In various embodiments, sometimes fluorescent images are needed to visualize cells that may otherwise appear translucent (e.g., DAPI may be used to stain nuclei as a means of better detecting/counting certain cells). In those cases, engine 1208 may scale, shift, and/or rotate fluorescent images to align with bright-field images, with calibration being accomplished using dot array.

In various embodiments, a Fourier transform may be used to reduce interference from a conductive silicon substrate on the microfluidic device. The Fourier transform allows for a frequency representation of the image that facilitates identification of artifacts and interference associated with the conductive silicon substrate, such as a photo-transistor array. The Fourier transform of a function of time itself is a complex-valued function of frequency, whose absolute value represents the amount of that frequency present in the original function, and whose complex argument is the phase offset of the basic sinusoid in that frequency. The Fourier transform is called the frequency domain representation of the original signal. The term Fourier transform refers to both the frequency domain representation and the mathematical operation that associates the frequency domain representation to a function of time. The Fourier transform is not limited to functions of time, but in order to have a unified language, the domain of the original function is commonly referred to as the time domain.

As described in greater detail above, micro-objects of interest may have similar, confounding morphology compared to features of the microfluidic device, such as, for example, a phototransistor array. In addition, micro-objects such as cells may be relatively translucent compared to various features of the microfluidic device. Accordingly, it may be helpful to identify and remove unwanted features of the microfluidic device (e.g., photo transistor arrays, wads or circuit elements of the microfluidic device) prior to identifying micro-objects of interest. Fourier analysis may be used to remove, for example, a transistor pattern prior to micro-object detection. This step may occur within a pre-processing engine 1608 or, alternatively, in a post-processing step in a detection engine 1614 of micro-object detection unit 1604 (described in more detail below).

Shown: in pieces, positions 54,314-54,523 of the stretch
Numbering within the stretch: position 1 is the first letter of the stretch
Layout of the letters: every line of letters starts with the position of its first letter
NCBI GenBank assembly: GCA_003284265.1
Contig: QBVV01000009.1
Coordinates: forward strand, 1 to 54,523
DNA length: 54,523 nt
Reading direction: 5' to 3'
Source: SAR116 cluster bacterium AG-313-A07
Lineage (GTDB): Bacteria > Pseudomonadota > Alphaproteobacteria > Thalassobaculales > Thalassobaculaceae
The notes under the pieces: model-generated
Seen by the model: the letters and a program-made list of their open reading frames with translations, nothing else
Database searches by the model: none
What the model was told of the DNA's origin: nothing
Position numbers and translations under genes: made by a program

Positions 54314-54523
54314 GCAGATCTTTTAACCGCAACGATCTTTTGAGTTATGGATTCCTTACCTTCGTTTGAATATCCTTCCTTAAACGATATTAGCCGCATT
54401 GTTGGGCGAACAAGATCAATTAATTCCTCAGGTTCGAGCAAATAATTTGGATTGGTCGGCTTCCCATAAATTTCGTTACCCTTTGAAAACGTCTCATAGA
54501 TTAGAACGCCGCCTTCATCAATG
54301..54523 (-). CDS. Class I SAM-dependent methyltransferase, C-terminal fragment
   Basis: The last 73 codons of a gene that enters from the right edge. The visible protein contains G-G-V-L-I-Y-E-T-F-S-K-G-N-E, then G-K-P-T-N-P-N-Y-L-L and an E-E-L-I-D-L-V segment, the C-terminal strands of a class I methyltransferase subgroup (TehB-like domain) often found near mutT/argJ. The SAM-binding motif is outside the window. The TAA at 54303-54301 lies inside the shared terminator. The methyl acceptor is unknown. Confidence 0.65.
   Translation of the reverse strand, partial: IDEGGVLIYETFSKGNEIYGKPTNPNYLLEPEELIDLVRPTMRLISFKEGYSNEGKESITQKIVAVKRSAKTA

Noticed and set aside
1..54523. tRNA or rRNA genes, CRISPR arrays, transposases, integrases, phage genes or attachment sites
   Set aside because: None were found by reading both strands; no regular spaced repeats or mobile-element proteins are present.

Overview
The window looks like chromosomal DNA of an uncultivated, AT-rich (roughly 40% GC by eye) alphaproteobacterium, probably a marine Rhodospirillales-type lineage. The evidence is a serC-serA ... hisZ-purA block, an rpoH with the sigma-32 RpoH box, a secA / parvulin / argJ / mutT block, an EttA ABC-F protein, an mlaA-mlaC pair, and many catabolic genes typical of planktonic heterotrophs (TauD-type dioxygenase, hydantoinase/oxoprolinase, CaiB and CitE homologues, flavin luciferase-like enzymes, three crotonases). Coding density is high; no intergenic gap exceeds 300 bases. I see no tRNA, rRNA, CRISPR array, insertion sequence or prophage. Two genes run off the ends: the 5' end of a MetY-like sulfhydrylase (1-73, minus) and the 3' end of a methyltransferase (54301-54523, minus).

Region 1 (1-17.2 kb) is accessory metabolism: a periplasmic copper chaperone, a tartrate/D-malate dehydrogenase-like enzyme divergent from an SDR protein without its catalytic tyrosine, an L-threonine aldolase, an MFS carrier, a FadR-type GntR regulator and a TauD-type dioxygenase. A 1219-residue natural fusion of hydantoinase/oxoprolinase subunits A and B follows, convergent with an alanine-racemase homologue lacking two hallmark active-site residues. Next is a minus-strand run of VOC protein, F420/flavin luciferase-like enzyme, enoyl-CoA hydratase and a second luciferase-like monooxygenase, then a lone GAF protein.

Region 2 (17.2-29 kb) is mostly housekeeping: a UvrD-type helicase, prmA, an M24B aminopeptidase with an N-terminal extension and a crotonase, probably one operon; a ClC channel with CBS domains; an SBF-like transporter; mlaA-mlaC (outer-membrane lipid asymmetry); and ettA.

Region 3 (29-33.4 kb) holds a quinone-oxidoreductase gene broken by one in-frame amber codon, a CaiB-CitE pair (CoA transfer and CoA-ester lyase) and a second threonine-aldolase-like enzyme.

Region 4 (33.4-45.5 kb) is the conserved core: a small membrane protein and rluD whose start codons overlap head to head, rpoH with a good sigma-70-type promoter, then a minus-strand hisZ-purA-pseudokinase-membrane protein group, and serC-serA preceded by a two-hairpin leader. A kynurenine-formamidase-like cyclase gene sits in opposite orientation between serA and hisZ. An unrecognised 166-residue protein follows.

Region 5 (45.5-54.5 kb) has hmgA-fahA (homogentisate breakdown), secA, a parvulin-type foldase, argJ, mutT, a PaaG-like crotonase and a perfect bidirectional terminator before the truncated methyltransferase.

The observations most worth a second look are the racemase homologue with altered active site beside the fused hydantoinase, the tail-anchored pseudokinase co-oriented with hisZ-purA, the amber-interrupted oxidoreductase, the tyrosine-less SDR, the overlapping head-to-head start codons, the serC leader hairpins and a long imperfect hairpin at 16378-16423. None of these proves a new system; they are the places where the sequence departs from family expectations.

In various embodiments, the pre-processing the image may include utilizing a brightness normalization or a contrast enhancement to reduce interference from the conductive silicon substrate on the microfluidic device. In various embodiments, an image pre-processing engine 1608 may make a copy of the image pre-processed as described above and transfer to various ‘clients’ 1620 (e.g., GUI, image processing, movie creation, image capture, memory/storage/server, etc.). In various embodiments, micro-object detection unit 1604 may be implemented as an integrated instrument system assembly with the image acquisition unit 1602. That is, micro-object counting or detection unit 1604 and image acquisition unit 1602 may be housed in the same housing assembly and communicate via conventional device/component connection means (e.g., serial bus, optical cabling, electrical cabling, etc.).

In various embodiments, micro-object counting unit 1604 may be implemented as a standalone computing device (as shown in FIG. 16) that is communicatively connected to the image acquisition unit 1602 via an optical, serial port, network or modem connection. For example, the image processing unit may be connected via a LAN or WAN connection that allows for the transmission of imaging data acquired by the image acquisition unit 1602 to micro-object detection unit 1604 for analysis. In various embodiments, the functions of micro-object counting unit 1604 may be implemented on a distributed network of shared computer processing resources (such as a cloud computing network) that is communicatively connected to the image acquisition unit 1602 via a WAN (or equivalent) connection. For example, the functionalities of micro-object counting unit 1604 may be divided up to be implemented in one or more computing nodes on a cloud processing service such as AMAZON WEB SERVICES™.

Numerous post-processing techniques are contemplated with some examples provided as follows. A detection engine 1614 may be configured to align CAD (computer-aided design) model of sequestration pens (in the microfluidic device) to the actual image output to find precisely where pens are located. In the case of fluorescent images (depending on cell type being detected), detection engine 1614 may be configured to remove background by subtraction, for example, by subtracting a corresponding image obtained from a blur (image) routine. Detection engine 1614 may also be configured to chop an image output into individual pens for micro-object count. That count and output image from detection engine 1614 may be transferred to I/O device 1616, where it may be, for example, stored, transferred to a memory storage, further analyzed, and/or transferred to clients 1620.